Maximus at first consented to Martins’s request but when he departed, Maximus yielded to the solicitations of Ithacius and ordered Priscillian and his followers to be beheaded. Deeply grieved, Martin refused to communicate with Ithacius. However, when he went again to Trier a little later to ask pardon for two rebels, Narses and Leucadius, Maximus would only pardon them on the condition that Martin make his peace with Ithaeius. To save the lives of his clients, Martin consented to this reconciliation, but afterwards reproached himself bitterly for this act of weakness.
After a last visit to Rome, Martin went to Candes, one of the religious centers created by him in his diocese and there he was stricken with a malady, which ended his life. Ordering himself to be carried into the presbytery of the church, he died there at the age of about eighty-one, with the same exemplary spirit of humility and mortification that he had always practiced in life.

Weekly Story


Centuries ago, in Toledo, Spain, there lived a Cistercian nu...

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A Favor Granted

Centuries ago, in Toledo, Spain, there lived a Cistercian nun called Mary. Being at the point of death, the Blessed Mother appeared to her, and Mary said to her:

"Oh Lady, the favor you do me of visiting me at this hour emboldens me to ask you another favor, namely, that I may die at the same hour that you died and entered into heaven.”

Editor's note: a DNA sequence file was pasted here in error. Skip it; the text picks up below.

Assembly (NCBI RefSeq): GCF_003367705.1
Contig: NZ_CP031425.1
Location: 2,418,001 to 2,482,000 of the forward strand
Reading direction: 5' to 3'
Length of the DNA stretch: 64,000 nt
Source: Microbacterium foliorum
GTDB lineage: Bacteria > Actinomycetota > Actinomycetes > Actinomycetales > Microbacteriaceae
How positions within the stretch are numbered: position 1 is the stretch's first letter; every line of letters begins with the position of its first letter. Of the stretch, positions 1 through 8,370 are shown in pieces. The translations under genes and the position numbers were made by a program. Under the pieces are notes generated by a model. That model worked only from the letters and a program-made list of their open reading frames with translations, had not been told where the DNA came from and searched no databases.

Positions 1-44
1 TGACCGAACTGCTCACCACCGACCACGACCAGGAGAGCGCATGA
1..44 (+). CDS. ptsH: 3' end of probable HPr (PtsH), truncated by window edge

"Yes," answered Mary Most Holy. "I will satisfy your request; you will die at that hour, and you will hear the songs and praises with which the blessed accompanied my entrance into heaven; and now prepare for your death."

When she had said this she disappeared.

Passing by Mary’s cell, other nuns heard her talking to herself, and they thought she must be losing her mind. But she related to them the vision of the Virgin Mary and the promised grace. Soon the entire convent awaited the desired hour.

When Mary knew the hour had arrived, by the striking of the clock, she said:

"Behold, the predicted hour has come; I hear the music of the angels. At this hour my queen ascended into heaven. Rest in peace, for I am going now to see her."

Saying this she expired, while her eyes became bright as stars, and her face glowed with a beautiful color.

From the Glories of Mary, by St. Alphonsus Maria de Liguori.

Centuries ago, in Toledo, Spain, there lived a Cistercian nun called Mary. Being at the point of death, the Blessed Mother appeared to her,